Fecal Occult Blood Test Procedure Means Positive Results

Fecal Occult Blood Test Procedure Means Positive Results

Fecal Occult Blood Test

The fecal occult blood test detects hidden blood in normal-colored stool. This blood comes from slow bleeding in the gastrointestinal tract. Fecal occult blood cannot be seen with the naked eye and is only detected through laboratory testing. This type of bleeding has similar causes to more noticeable rectal bleeding and melena. To learn more about different patterns of gastrointestinal bleeding, read the Rectal Bleeding article.

Why is fecal occult blood testing done?

A fecal occult blood test is primarily used to detect colon cancer in people without intestinal symptoms. Early detection of colon cancer is crucial because it can be treated surgically before it spreads to other organs. Additionally, fecal occult blood testing can identify precancerous polyps, which can be removed to prevent cancer.

How is a fecal occult blood test performed?

To perform a fecal occult blood test, multiple stool samples are collected for testing. Since bleeding from cancers and polyps can be intermittent, testing multiple samples increases the chances of detecting blood.

There are two types of fecal occult blood tests:

  1. Chemical testing: This method uses a solution containing the chemical guaiac and an oxidizing chemical. If blood is present in the stool sample, the interaction of guaiac with the heme portion of the hemoglobin molecule turns the solution blue.
  2. Immunologic testing: In this type of testing, a stool sample is mixed with a solution containing an antibody to globin, the protein part of hemoglobin. If there is blood present, the antibody/gold/globin complex settles as a visible line on the test strip.
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How do the results of chemical and immunologic fecal occult blood tests differ?

Chemical fecal occult blood tests are inexpensive but have disadvantages:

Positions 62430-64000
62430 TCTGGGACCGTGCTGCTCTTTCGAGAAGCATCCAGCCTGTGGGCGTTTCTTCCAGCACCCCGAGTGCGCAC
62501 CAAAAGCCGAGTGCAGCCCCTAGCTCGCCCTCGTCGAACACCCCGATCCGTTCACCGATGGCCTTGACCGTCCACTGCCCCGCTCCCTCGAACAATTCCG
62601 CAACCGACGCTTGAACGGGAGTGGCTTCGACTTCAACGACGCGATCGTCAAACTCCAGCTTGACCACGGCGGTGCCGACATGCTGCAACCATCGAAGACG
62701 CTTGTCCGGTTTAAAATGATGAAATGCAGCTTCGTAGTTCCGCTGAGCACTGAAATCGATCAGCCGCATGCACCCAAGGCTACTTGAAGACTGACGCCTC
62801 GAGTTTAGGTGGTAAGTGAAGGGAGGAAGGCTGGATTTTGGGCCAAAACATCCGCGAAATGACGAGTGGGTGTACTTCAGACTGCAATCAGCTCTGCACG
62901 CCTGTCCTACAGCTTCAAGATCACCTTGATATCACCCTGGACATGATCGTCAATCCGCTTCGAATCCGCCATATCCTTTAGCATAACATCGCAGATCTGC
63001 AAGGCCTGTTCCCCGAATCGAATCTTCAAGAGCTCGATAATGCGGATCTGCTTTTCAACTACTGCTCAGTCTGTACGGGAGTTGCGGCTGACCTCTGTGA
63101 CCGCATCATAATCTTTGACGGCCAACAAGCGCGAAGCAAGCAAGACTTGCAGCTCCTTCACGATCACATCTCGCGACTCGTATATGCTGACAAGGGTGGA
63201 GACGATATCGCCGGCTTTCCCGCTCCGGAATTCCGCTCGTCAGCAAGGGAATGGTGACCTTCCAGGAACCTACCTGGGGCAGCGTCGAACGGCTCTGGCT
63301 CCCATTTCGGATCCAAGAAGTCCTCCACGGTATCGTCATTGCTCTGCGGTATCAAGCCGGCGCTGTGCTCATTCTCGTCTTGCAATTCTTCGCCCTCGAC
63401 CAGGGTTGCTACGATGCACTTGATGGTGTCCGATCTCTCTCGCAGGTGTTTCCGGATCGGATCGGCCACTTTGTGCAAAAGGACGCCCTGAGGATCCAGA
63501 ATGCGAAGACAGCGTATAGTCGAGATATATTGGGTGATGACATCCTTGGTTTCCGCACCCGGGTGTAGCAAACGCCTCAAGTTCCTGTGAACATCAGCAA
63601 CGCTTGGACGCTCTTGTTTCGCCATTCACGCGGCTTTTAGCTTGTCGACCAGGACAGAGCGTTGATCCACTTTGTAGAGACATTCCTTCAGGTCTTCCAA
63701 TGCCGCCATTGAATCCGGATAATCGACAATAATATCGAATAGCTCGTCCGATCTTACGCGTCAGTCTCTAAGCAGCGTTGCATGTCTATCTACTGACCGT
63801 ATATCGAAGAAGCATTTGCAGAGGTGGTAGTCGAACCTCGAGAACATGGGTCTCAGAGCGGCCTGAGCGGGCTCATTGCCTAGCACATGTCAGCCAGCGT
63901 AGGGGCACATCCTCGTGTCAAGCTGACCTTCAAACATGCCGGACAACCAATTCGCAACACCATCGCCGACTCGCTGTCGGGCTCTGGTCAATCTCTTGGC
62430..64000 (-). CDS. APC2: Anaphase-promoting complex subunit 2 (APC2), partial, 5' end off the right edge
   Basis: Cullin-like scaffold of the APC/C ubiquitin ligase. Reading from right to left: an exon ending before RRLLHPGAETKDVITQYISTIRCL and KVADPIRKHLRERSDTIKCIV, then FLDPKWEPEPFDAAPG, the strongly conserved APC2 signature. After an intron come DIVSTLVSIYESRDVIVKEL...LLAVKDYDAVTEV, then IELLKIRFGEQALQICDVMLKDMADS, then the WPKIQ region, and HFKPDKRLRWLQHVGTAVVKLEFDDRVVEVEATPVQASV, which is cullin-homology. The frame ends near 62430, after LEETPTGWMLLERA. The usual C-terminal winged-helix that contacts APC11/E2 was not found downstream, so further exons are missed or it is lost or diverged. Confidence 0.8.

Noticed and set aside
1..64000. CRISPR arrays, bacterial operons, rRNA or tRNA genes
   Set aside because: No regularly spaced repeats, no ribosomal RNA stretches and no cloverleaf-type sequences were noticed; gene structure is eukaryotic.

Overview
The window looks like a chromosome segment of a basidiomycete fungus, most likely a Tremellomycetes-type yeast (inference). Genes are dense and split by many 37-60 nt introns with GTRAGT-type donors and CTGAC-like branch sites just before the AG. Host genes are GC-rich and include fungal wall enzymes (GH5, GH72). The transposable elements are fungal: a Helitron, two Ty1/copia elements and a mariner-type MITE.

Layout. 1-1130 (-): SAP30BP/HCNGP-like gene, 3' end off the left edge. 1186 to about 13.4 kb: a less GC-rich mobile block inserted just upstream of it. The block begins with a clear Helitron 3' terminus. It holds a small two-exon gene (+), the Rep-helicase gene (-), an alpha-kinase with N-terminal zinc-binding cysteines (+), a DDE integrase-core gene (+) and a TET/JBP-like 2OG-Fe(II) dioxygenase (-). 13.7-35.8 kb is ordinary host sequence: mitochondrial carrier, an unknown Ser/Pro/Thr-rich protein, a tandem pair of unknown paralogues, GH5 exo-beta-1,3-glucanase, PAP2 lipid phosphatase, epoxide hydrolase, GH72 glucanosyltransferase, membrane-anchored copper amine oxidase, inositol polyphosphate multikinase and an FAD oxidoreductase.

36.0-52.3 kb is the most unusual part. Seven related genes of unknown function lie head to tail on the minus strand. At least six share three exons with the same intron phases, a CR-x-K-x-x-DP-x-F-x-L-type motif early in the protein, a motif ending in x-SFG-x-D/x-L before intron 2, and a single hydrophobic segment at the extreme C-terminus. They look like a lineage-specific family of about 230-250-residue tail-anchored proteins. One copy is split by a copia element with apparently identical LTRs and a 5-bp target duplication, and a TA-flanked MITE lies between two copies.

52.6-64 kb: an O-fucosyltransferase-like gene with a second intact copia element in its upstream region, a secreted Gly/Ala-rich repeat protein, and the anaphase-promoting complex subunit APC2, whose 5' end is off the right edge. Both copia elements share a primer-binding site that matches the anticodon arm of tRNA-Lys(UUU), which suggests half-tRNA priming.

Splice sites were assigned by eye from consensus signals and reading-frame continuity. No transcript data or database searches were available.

1. Fruits and vegetables can falsely affect the test results, so certain foods must be restricted before stool sample collection.
  2. Unlike heme, which can travel through the digestive system, globin is destroyed in the small intestine. This means that a positive chemical fecal occult blood test may indicate bleeding anywhere in the stomach or intestines, while a positive immunologic test specifically points to bleeding in the colon. To avoid false positives, red meat must be restricted before sample collection.
  3. Certain medications and vitamin C can also affect chemical fecal occult blood test results, requiring them to be stopped during sample collection.

Immunologic fecal occult blood tests have advantages:

  • They are more sensitive to blood, making them better at detecting cancers and precancerous polyps.
  • They are more specific for blood, resulting in fewer abnormal tests due to interfering substances in the diet. An abnormal immunologic test is more likely to indicate cancer or a precancerous polyp.

As a result, immunologic tests require less follow-up testing, like colonoscopies, for falsely abnormal results.

How effective are fecal occult blood tests?

Large studies have shown that chemical fecal occult blood tests reduce colon cancer mortality by at least 15%-20%. Ongoing studies with immunologic tests are expected to yield even better results.

How should fecal occult blood tests be used?

Fecal occult blood tests are an important screening tool for colon cancer, but they are not sufficient on their own. Endoscopic examination of the colon, such as sigmoidoscopy and/or colonoscopy, is necessary for a comprehensive evaluation. The age at which testing should begin and the frequency of testing depend on the individual’s risk factors for colon cancer. Patients with a family history of colon cancer, previous polyps, or diseases associated with higher risk may need earlier and more frequent testing.

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It is important to note that a positive fecal occult blood test does not automatically mean colon cancer or a polyp. There are various benign causes of occult blood in the digestive system. Patients with positive tests should consult with a physician to rule out cancer, polyps, and other sources of intestinal bleeding.


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